Relics related to a cannibal, an ex-President, and Mr. Showmanship are highlights of “Odd Wisconsin,” a long-term, rotating exhibit that opens on October 3 at the Wisconsin Historical Museum in Madison. This unleashing of marvels is part of a trend that we first noticed back in 2004, in which otherwise mainstream venues dig into their archives and display treasures that otherwise don’t get seen.
Stars of the opening exhibit include a sequined tuxedo “complete with Liberace sweat stains” according to local TV station WKOW, and a drinking glass used by Teddy Roosevelt after he had been shot in the chest, according to a story on Arkansas’s KTHV. Another much-anticipated display is a poster advertising the auction of the personal property of Ed “Psycho” Gein. WKOW reports that, “More people ask for a reproduction of this poster than any other at the Historical Museum.”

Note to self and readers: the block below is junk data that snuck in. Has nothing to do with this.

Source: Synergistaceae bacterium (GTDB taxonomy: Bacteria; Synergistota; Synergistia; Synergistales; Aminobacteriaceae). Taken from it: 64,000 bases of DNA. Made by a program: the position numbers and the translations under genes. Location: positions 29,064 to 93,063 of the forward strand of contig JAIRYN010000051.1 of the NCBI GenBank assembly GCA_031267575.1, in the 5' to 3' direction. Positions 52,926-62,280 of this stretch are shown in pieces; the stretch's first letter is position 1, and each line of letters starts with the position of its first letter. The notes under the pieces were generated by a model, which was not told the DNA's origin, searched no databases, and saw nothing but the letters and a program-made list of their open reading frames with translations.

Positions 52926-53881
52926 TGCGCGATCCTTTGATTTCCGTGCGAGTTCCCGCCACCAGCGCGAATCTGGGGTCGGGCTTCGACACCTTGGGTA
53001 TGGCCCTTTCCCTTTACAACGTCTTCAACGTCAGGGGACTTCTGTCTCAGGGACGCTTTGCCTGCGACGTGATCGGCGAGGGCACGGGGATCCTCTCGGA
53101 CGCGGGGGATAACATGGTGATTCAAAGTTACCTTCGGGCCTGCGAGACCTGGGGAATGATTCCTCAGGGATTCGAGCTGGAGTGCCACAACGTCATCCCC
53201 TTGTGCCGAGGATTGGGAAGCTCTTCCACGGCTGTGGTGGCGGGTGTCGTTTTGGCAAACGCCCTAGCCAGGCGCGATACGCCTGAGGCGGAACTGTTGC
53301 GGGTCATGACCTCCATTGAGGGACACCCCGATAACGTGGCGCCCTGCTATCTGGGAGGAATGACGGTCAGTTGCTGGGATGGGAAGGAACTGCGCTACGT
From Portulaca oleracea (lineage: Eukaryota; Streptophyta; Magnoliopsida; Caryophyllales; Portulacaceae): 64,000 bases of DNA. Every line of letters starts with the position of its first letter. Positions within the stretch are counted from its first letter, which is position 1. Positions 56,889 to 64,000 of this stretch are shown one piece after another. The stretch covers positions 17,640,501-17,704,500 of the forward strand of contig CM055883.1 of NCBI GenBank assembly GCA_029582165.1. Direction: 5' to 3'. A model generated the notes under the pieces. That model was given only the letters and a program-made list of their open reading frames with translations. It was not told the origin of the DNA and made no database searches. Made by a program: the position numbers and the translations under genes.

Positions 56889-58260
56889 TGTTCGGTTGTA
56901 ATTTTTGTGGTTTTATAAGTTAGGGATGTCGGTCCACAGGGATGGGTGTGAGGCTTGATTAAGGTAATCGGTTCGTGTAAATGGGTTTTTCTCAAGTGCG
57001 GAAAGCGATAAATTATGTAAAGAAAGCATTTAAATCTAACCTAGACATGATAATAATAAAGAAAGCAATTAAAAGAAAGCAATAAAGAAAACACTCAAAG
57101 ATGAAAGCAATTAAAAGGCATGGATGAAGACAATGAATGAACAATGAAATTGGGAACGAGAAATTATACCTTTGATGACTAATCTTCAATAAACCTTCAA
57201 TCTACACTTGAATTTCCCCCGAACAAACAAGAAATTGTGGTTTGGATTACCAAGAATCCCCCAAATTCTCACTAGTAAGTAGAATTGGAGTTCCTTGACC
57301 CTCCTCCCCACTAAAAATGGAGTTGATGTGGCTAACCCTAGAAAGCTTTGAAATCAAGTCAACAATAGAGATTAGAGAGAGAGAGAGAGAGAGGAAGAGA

The newly-recognized popularity of these kinds of wonders have even prompted some museums to put them on permanent display, even if they’re tucked around a corner somewhere.
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